Since 2009, Turkey and the autonomous Kurdish region of Iraq embarked on a close and massive economic and political relationship that continued to the day of the breakaway vote held on September 25. The Ankara-Erbil partnership levels were high enough to make many of Kurdish leaders hold the conviction that Turkey will give green light to the referendum, or at worst will turn a blind eye to the process. However, they miscalculated, with the field realities showing a Turkish response looming, unexpected by the Kurdish decision makers.
In fact, stronger than any other regional responder was Turkey, and notably its President Recep Tayyip Erdogan, that came clean in its opposition to the ballot. The issue appears to have occupied a large part of the Turkish leader’s obsession, with the referendum turning to be the main topic of the latest 11 speeches given by him since the vote was organized by the Kurdistan Regional Government (KRG).
Erdogan was not alone to raise his questioning voice in the country, others did, including the Prime Minister Binali Yidrim, and Foreign Minister Mevlut Cavusoglu who have been assertive in their announcing that they will not come short of measures to confront the Kurdish separatism, openly putting the military option on the table.
Now the question is why is Turkey tougher than other actors on the Iraqi Kurds for their secessionist moves? What type of threats could challenge Turkey's security once the Kurds build their own independent state?
Four reasons drive Ankara's contrariety:
Enhancing PKK position and maneuvering power
Without a shadow of doubt, the leading Turkey's security concern since 1983 has been the armed assaults of the Kurdistan Workers' Party (PKK) terrorist group against the Turkish territories. Ankara leaders one after another sought to obliterate the militant organization since its birth in the early 1980s. But the organization seemed to have augmented its combating capabilities during the nearly four decades of engagement. The PKK especially after 1997, the year it had to leave the Syrian territories and settle in the Qandil Mountains of northern Iraq, found new strategic depth as well as maneuvering potentials in confronting Turkish army that has long been chasing it in its Turkey sanctuaries, and later even beyond like in northern Iraq.
Seeking a peaceful solution for the predicament to avoid high costs, Turkey in mid-2000s involved in talks with political leaders of the KRG, an arrangement that opened the door to some agreements with the KRG President Masoud Barzani to take on the organization together. But the contracts did not appear to yield results as even presently the PKK fighters are enjoying a safe haven in Qandil Mountains, with prospects of even safer sanctuary in sight if the north officially breaks up with Iraq.
In fact, an independent Kurdistan will provide an indisputable harbor for the PKK elements. So, the most dangerous threat of a Kurdish state is securing a permanent place for the anti-Turkish militants in the mountainous north. The Turks are worried that the area becomes a launching pad for expanded military operations against Ankara.
Triggering separatism among Turkey’s Kurds
Another risk of a Kurdish state on the Turkish borders is the possible provocation of the Kurds of Turkey to seek independence. No country more than Turkey fears this issue. The Turkish-Kurdish identity gaps have remained active since foundation of the modern Turkish state in 1924. In fact, the Kurds of Turkey are poised to counter the central government. Turkey is home to between 15 and 18 million Kurds, the largest Kurdistan population in a West Asian country. As a result, the Iraqi Kurds' independence can arouse the separatist tendencies of the politically-radical Kurds of turkey. That is why Ankara is in serious distress about the Kurdish cause at home.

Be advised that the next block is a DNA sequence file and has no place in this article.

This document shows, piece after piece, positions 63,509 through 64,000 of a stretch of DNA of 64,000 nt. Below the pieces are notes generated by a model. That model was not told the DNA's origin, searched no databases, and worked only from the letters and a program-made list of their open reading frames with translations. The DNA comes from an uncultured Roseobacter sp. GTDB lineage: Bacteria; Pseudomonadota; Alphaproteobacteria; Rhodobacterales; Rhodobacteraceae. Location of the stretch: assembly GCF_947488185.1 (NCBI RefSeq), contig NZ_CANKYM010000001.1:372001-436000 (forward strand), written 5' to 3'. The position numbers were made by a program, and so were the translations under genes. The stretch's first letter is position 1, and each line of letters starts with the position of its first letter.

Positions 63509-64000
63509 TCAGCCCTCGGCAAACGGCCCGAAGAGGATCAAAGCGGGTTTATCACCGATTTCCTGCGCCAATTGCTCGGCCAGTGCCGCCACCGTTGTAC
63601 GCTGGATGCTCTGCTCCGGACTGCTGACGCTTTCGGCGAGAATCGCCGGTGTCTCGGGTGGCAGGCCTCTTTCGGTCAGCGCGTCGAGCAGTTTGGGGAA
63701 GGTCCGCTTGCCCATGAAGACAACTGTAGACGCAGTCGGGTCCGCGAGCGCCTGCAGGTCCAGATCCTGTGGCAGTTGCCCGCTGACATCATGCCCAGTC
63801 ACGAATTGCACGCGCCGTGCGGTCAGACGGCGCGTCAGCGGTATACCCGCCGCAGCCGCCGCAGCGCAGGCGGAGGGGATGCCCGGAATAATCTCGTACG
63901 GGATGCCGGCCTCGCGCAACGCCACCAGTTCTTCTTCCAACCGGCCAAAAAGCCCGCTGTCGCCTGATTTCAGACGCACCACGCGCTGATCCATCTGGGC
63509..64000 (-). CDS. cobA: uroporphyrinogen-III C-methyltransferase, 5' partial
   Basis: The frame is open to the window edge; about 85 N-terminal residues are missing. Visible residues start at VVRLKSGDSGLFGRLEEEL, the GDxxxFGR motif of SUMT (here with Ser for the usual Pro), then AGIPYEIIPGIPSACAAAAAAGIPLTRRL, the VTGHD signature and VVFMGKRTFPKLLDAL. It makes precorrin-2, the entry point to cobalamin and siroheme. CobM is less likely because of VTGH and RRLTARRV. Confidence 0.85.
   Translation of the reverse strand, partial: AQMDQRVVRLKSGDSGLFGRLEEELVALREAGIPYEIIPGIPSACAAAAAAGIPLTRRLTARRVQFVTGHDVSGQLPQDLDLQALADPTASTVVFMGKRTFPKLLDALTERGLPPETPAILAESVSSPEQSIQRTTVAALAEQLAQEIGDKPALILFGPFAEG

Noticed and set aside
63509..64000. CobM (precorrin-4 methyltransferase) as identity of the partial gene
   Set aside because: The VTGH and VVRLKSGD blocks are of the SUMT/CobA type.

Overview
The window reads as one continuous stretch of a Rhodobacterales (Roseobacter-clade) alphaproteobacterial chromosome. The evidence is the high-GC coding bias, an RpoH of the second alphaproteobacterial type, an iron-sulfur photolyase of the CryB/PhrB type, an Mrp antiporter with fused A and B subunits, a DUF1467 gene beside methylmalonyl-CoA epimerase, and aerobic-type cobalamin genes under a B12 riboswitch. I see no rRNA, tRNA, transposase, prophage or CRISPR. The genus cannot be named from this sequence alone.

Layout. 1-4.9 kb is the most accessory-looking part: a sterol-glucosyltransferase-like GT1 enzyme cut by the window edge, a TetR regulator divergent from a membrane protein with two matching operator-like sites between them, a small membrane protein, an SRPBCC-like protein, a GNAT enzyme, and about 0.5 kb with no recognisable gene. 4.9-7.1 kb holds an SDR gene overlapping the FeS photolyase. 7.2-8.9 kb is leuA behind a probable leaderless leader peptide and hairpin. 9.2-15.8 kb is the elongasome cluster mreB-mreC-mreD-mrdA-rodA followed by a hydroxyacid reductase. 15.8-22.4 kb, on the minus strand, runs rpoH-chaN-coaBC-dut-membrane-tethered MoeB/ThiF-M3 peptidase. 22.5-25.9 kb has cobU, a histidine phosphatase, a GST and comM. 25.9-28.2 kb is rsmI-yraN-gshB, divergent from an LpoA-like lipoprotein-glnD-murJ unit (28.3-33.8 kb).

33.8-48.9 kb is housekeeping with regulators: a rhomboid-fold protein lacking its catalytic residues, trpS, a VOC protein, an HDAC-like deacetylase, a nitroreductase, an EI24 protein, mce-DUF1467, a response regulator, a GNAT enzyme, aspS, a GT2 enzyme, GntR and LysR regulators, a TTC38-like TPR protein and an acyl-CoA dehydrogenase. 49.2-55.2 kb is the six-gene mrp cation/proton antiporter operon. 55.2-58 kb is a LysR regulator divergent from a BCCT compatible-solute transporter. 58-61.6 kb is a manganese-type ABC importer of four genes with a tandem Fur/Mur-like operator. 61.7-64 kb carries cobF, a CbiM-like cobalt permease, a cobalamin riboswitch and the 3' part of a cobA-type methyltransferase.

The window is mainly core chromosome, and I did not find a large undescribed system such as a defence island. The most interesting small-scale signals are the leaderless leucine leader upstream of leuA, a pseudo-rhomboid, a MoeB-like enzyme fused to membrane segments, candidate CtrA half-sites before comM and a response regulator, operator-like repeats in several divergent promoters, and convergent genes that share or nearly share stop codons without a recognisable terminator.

Risk of expansion of Kurdistan into Turkey
Another challenge is the possible support of an independent Kurdistan for Turkey’s Kurdish-inhabited parts. Iraqi Kurdistan Region's leader, Masoud Barzani, has already reiterated commitment to avoid intervention in favor of the Kurds in other countries; however, the fact is that the Kurdish leaders have constantly dreamed of the “greater Kurdistan” state. They in various events talk about building an inclusive Kurdistan nation, covering all of the Kurdish minorities in regional countries. Given these dreams, a future state will threaten the Turkish national security if Iraqi Kurds push for getting Turkish Kurds on board of their newly-established state.
Things could go complicated since according to the international law, Turkey cannot violate national sovereignty of an independent state. Odds are that, pariah state and devoid of a close regional ally, Kurdistan will desperately ally with the Israeli regime and the US and allow them to set up their military bases on its soil. Once these steps are taken, Ankara will be stripped of its military pressing instruments in the face of Erbil measures. So, the greater Kurdistan has been and remains a substantial jeopardy to the Turkish government.
With the three risks in mind, the independent Kurdistan state imposes serious risks to the Turkish national security and interests. This is what that stirs the Turkish leaders to grow more concerns than any other country about potential Kurdish breakaway in Iraq. The threat is so robust in the eyes of Ankara that is expected to extraordinarily impact the short-term Turkish interests coming from trade with the KRG. With perception of the dangerous consequences of Kurdish independence widely held by Turkey, the Turkish officials are expected to even toughen their stances against the referendum outcomes.